By DON FLETCHER
News Staff Writer
Atmore firefighters were greeted with a somewhat extraordinary situation — exploding rifle ammunition — when they arrived to fight a December 21 fire that broke out around 11:15 a.m. and effectively destroyed a Cloverdale Road home.
“When we pulled up, it was going off,” Fire Chief Ron Peebles said of the ammo. “One of the occupants told us there were two fully loaded AK-47s (7.62-caliber, Russian-made assault rifles) inside the house, so we had to start fighting it from a distance.”
Despite the potential threat of flying bullets, firemen made their way into the burning home.
“Our guys approached with caution, but they went ahead and made an interior attack,” the chief said. “I was right next to the window, outside the room where it was going off, and 10 or 12 rounds exploded. I was going to call our guys out, but then it stopped.”
He pointed out that loose ammo, of which there were an estimated 100 rounds inside the home, is less dangerous than bullets loaded into a gun.
“If bullets are in a gun, there is the potential for them shooting out,” Peebles said. “If they’re just lying around, with nothing to propel them, the biggest worry is shrapnel from the metal jackets on the bullets.”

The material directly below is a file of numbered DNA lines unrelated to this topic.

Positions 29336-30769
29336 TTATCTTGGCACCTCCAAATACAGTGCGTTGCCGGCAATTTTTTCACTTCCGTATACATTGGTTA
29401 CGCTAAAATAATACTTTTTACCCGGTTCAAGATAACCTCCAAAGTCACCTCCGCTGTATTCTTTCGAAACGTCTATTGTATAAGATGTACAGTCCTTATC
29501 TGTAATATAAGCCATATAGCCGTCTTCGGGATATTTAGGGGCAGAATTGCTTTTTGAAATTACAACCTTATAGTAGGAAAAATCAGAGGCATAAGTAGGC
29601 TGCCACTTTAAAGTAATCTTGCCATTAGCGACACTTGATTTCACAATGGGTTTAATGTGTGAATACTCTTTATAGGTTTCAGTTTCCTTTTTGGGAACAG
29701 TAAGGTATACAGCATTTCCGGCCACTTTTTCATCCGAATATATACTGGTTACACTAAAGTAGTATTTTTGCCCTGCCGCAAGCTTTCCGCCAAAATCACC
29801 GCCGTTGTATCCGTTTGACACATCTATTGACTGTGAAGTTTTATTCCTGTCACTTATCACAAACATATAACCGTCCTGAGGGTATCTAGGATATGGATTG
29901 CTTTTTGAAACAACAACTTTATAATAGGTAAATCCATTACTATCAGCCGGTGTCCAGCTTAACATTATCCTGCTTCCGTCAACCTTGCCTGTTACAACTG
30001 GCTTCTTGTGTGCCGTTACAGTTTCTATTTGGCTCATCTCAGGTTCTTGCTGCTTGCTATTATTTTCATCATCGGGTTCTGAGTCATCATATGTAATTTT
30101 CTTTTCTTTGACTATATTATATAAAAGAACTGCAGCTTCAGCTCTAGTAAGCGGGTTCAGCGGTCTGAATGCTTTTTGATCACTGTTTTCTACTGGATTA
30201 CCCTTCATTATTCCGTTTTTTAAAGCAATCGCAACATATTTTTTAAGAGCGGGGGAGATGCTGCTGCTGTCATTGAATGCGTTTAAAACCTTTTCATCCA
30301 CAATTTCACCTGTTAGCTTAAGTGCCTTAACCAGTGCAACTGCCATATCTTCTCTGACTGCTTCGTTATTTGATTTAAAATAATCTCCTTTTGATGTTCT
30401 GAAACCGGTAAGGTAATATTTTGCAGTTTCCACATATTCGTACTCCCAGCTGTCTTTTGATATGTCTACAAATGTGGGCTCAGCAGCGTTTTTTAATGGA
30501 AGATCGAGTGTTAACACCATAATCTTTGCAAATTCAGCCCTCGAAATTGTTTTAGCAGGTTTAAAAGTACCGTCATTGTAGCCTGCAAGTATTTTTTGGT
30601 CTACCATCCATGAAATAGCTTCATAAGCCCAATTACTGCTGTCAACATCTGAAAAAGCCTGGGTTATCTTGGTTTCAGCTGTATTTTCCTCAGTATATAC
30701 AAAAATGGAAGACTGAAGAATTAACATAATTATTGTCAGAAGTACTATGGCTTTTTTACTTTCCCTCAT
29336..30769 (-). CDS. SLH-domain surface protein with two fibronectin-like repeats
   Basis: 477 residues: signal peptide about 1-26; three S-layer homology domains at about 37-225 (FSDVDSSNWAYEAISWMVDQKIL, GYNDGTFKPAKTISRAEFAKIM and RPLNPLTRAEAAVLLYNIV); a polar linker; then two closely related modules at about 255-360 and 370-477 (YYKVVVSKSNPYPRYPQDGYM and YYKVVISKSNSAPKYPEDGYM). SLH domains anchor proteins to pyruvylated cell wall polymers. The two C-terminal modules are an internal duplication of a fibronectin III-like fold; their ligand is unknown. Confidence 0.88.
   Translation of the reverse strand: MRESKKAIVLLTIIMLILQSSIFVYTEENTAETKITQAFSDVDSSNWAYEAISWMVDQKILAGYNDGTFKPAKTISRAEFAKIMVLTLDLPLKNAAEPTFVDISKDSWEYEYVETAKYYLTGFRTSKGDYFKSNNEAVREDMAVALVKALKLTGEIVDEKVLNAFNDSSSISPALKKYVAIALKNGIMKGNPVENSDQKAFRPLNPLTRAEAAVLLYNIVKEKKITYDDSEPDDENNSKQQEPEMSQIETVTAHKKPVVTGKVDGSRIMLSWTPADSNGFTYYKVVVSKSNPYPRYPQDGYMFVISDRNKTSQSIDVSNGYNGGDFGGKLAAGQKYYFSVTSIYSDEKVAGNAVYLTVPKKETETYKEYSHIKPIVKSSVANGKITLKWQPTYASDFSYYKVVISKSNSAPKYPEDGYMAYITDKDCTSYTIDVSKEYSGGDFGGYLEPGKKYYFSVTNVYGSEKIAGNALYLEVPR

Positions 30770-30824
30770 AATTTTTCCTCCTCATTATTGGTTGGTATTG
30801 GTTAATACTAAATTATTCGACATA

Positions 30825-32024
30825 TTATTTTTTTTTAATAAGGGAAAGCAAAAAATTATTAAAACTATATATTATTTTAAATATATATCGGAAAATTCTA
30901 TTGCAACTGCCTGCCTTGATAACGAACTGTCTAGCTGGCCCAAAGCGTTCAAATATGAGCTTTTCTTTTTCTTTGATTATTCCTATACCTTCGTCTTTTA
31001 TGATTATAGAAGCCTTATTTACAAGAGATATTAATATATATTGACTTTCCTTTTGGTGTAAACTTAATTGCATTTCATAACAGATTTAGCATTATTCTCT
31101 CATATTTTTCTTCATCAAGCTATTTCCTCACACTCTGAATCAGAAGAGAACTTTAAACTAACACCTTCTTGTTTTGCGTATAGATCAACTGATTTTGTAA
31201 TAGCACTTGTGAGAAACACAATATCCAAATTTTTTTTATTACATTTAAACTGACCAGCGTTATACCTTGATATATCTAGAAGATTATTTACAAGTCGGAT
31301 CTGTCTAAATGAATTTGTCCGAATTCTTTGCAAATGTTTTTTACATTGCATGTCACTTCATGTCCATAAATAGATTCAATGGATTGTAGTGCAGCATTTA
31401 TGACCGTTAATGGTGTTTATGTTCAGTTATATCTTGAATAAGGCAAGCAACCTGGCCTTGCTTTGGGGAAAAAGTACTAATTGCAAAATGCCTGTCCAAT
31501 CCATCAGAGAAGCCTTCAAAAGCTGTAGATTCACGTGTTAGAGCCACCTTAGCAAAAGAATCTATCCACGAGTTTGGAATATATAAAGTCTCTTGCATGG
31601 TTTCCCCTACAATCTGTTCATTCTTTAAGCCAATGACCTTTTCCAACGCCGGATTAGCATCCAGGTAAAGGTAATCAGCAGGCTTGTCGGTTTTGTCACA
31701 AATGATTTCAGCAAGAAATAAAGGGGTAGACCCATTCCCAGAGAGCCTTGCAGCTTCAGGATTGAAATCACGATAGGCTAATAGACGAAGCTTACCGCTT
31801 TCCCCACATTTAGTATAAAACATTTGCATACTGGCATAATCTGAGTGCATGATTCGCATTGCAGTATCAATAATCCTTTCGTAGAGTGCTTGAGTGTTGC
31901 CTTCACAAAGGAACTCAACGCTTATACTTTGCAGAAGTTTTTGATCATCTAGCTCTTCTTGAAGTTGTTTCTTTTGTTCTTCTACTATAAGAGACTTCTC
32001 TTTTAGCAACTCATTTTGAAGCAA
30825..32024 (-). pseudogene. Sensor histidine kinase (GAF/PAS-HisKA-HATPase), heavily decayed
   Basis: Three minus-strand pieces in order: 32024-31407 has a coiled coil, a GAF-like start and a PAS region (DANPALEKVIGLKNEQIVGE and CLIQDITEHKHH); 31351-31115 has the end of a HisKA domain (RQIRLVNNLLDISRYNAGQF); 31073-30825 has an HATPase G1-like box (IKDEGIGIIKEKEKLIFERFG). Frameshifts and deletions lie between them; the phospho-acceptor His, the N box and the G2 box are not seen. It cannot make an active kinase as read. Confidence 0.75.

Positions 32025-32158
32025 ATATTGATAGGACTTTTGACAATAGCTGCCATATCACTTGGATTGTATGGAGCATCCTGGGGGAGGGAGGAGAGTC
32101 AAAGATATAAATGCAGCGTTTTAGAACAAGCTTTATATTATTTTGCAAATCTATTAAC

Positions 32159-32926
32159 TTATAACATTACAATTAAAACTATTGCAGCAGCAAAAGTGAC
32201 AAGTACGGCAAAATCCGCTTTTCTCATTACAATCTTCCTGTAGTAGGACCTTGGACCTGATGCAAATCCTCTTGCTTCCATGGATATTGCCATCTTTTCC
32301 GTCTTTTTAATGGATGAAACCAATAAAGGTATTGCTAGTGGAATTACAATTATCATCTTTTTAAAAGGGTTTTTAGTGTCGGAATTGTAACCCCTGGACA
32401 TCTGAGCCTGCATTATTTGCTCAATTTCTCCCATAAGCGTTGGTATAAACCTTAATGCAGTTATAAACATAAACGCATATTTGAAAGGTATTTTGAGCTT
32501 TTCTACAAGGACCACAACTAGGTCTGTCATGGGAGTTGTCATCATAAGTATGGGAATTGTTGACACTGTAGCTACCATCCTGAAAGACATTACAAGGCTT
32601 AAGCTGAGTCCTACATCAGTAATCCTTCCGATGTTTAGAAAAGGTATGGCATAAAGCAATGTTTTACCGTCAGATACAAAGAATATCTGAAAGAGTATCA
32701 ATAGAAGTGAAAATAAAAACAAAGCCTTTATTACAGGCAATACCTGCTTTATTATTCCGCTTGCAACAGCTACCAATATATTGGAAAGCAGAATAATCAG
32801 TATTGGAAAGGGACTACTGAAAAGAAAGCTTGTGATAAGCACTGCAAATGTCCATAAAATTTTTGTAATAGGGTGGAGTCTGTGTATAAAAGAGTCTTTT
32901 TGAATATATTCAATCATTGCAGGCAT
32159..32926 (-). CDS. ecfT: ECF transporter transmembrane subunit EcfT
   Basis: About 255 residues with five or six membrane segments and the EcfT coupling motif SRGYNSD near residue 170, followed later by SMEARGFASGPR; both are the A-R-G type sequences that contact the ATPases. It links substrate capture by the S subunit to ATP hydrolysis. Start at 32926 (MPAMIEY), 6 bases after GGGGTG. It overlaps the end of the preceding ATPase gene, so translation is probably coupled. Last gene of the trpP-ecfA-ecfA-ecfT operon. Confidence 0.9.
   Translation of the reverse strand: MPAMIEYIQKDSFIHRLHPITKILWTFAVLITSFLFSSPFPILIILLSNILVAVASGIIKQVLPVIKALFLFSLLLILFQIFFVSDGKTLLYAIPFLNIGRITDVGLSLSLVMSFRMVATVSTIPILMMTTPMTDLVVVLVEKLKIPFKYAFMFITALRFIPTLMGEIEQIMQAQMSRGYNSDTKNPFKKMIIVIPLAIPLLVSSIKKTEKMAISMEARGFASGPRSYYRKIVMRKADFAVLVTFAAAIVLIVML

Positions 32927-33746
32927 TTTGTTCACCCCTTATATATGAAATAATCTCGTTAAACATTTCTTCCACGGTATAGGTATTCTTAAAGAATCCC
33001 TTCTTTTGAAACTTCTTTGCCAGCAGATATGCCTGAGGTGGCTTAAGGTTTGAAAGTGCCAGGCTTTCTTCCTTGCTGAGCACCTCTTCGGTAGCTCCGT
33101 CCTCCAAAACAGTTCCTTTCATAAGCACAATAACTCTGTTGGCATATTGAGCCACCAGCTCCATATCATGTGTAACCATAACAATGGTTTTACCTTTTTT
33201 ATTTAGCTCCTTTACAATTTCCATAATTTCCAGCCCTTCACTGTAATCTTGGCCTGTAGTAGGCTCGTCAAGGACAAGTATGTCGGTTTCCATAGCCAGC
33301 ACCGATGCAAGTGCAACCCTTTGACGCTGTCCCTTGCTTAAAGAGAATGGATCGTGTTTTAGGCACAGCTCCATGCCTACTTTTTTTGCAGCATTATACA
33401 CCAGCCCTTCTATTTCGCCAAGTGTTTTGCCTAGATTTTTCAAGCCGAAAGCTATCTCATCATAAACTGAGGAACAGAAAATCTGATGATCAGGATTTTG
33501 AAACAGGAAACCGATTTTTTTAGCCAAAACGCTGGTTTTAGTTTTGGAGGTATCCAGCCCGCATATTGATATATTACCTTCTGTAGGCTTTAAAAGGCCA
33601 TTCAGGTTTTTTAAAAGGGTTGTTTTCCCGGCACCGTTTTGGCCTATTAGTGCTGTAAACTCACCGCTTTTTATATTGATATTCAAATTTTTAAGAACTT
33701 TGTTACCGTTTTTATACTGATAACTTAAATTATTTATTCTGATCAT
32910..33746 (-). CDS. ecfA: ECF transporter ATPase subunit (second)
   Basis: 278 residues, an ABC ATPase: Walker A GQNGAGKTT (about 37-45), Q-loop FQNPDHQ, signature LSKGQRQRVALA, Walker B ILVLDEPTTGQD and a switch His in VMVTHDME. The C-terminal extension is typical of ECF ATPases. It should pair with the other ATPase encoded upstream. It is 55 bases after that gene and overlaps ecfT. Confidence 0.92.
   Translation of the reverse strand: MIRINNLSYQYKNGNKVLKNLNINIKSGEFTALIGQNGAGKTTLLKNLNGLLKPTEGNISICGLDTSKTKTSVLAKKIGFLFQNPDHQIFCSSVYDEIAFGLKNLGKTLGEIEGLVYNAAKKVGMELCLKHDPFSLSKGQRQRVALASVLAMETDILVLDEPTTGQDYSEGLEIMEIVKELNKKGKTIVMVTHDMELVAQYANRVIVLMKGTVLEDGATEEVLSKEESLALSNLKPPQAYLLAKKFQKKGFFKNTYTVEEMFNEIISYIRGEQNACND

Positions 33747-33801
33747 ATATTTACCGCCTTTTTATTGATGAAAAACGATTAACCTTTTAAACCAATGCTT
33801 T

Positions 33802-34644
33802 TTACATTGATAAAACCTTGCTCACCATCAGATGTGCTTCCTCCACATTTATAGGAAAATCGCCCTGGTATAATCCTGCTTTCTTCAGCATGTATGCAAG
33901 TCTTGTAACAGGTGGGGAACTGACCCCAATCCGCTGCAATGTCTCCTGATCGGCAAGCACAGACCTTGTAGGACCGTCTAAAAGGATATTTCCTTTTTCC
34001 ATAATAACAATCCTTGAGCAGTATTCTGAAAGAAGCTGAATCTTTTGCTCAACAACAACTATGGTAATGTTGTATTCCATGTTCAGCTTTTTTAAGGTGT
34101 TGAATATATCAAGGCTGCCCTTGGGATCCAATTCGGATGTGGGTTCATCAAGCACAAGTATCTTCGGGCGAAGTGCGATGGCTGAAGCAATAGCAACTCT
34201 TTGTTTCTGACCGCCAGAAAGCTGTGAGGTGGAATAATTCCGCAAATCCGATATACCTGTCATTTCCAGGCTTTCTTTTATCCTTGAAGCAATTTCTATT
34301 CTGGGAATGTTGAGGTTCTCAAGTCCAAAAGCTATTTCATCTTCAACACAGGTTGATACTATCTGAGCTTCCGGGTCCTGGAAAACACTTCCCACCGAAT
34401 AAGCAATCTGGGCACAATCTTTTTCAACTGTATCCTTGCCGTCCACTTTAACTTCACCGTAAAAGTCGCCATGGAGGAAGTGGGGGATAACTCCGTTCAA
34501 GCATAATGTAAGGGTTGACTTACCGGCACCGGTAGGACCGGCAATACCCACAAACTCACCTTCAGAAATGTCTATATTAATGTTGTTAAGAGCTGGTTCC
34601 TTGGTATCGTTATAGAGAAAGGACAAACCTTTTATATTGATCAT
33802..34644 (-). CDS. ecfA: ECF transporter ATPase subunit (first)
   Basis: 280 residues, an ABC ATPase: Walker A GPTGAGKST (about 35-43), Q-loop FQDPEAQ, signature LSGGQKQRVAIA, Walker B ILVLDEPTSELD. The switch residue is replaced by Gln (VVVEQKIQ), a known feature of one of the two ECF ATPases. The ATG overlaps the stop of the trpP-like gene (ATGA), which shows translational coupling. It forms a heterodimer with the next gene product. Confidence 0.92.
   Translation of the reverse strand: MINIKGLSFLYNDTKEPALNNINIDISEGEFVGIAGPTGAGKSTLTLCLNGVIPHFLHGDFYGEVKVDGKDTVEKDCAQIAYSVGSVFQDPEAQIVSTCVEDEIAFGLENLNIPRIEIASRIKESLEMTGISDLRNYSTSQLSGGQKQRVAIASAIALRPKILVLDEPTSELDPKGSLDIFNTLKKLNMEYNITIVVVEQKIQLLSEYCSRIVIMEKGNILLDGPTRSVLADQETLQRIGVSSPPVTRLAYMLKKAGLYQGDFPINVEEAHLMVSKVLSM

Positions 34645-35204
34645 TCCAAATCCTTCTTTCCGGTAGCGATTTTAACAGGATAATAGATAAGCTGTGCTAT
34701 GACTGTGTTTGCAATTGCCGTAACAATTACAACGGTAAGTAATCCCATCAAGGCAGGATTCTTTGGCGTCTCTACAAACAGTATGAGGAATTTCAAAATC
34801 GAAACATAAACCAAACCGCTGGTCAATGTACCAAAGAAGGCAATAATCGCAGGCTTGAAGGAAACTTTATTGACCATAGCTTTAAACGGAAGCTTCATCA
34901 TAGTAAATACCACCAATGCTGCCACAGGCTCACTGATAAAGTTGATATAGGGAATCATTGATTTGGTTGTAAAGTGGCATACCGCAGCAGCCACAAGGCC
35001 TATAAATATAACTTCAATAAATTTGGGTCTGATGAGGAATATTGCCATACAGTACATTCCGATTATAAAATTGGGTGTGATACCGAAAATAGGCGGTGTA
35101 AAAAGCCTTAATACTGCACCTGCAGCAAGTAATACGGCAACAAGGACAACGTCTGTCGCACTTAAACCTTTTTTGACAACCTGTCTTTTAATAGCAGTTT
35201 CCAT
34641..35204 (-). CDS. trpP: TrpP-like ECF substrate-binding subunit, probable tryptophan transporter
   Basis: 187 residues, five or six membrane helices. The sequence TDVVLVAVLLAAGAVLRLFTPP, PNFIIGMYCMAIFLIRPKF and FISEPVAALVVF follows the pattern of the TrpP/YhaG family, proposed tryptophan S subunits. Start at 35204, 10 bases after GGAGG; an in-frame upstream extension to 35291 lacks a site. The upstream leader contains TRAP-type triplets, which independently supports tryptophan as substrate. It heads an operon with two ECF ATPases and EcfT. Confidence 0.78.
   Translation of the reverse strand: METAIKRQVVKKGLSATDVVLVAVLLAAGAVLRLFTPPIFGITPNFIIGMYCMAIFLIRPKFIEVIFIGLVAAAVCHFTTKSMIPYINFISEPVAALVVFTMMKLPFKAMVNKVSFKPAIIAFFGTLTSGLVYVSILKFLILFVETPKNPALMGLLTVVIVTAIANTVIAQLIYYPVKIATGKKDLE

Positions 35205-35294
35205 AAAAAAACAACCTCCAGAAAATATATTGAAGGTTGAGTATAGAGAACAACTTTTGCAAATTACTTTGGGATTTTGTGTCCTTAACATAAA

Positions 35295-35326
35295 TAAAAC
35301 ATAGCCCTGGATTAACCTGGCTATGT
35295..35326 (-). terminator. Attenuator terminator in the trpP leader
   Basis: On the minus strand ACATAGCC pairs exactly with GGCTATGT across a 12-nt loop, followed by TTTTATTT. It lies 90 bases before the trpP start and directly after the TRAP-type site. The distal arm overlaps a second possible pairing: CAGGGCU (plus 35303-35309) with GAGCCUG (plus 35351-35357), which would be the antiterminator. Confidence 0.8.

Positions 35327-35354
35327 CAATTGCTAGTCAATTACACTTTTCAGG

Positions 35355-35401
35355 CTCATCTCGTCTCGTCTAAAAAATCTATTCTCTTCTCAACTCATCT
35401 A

The fire chief added that the situation, while not one firemen face every day, is not really that unusual.
“This is Alabama, and just about everybody has at least one gun in their home, so it’s not the first time we’ve seen this,” he said. “The most dangerous thing for our guys, though, was when the roof started sagging right above them.”
Peebles said a stiff wind that whipped around the area actually helped more than hindered firefighters, as it prevented flames from rushing through the structure.
“It was a strong wind, but it was out of the north,” he explained. “The fire was on the south side of the house, so the wind actually helped us out.”
One of the occupants told Peebles that she had plugged in a space heater in the house’s front bedroom, then had gone to the store while it warmed the room. When she got back, the house was engulfed in flames.
“We found the space heater, and we determined that’s where the fire started,” the fire chief said.
The blaze was brought under control in just over an hour, and firefighters were able to clear the scene around 1 p.m. A teenager who was alone inside escaped without injury, and no AFD personnel were hurt.